Modelling the incidence and transmission dynamics of the Hepatitis A virus

Jesus Cantu, a Sociology major from Princeton University, worked with Drs. Tobias Brett and Pejman Rohani to model Hepatitis A infection.

Abstract: Hepatitis A is an acute infectious disease caused by the hepatitis A virus (HAV). In the US, an incremental approach to vaccination was initiated after the vaccine became available in 1995. In effect, a continuous decline has been experienced in the overall HAV incidence from 6.0 cases per 100,0000 individuals in 1999 to 0.4 cases per 100,000 individuals in 2011. Recently, an increasing trend in the proportion of HAV cases who were hospitalized was observed, in the US, from 7.3% in 1999 to 24.5% in 2011. Asymptomatic and non-jaundiced HAV-infected persons, especially children, have previously been identified as an important source of HAV transmission. However, the number of asymptomatic HAV-infections, through time, and their role in sustaining transmission have not clearly identified. To answer these questions, we constructed a mechanistic SIR-model with high and low risk classes implemented as a system of ordinary differential equations which were numerically integrated in R. Particular attention was placed on the effect of the implementation of different vaccination strategies on disease burden and transmission. Preliminary results show that infections from low risk individuals contribute negligibly to the number of symptomatic cases.

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Epidemiological data, parameter estimation and pitfalls

Jonathan Waring, a Computer Science major at the University of Georgia, worked with Ana Bento in the lab of Pejman Rohani to examine how the the choice of data used in a disease model affects the results.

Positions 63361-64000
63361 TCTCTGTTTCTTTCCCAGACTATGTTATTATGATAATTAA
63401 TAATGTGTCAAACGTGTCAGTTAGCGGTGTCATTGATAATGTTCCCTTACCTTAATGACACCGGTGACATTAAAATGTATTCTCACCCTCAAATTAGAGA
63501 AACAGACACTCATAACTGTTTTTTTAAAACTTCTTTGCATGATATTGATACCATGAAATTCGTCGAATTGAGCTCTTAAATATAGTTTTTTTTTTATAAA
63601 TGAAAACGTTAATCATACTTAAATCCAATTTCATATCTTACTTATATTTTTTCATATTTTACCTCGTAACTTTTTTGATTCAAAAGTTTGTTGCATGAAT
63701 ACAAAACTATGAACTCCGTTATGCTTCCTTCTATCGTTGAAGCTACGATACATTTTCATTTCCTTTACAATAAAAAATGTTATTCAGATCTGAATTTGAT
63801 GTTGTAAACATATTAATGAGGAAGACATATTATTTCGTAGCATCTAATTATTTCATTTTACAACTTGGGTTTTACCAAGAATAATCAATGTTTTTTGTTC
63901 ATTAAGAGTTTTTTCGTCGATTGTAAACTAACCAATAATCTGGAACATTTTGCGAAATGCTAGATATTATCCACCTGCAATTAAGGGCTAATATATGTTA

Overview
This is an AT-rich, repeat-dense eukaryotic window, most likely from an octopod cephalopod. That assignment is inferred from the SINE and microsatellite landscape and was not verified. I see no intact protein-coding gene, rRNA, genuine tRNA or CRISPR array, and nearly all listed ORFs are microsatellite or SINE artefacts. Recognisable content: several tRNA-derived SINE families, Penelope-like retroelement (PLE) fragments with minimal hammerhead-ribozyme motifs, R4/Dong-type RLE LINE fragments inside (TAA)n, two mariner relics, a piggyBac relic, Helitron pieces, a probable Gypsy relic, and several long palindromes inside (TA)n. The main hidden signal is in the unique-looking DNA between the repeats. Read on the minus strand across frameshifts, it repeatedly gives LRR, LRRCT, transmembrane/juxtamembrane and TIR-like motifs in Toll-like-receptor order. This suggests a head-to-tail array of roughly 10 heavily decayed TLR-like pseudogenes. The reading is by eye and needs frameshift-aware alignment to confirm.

Abstract: During an emerging infectious disease outbreak, epidemiological parameters, such as transmission potential and mean infectious period, are estimated for a timely and effective response. The standard procedure for attaining quick estimates of these quantities is fitting transmission models to incidence data. Cumulative incidence (total number of infections to date) is often used rather than raw incidence (number of new cases in a defined reporting period), but there is evidence to suggest that this choice of data can affect our perceptions of the variability in the parameters and hence the uncertainty in our predictions. To further elaborate on this problem, we fit deterministic and stochastic models with both raw and cumulative simulated epidemic data in order to assess the biases and errors associated with data choice. Fitted simulations to the data using deterministic and stochastic methods result in comparable variances, with cumulative models under predicting the true incidence. However, in stochastic parameter estimation and posterior sampling using particle Markov chain Monte Carlo (pMCMC), cumulative data produces much wider confidence intervals, and thus better quantifies uncertainty than models using raw data. When we consider the entire time-series of an epidemic, cumulative and raw data will both be useful in parameter estimation depending on the level of uncertainty we are willing to accept.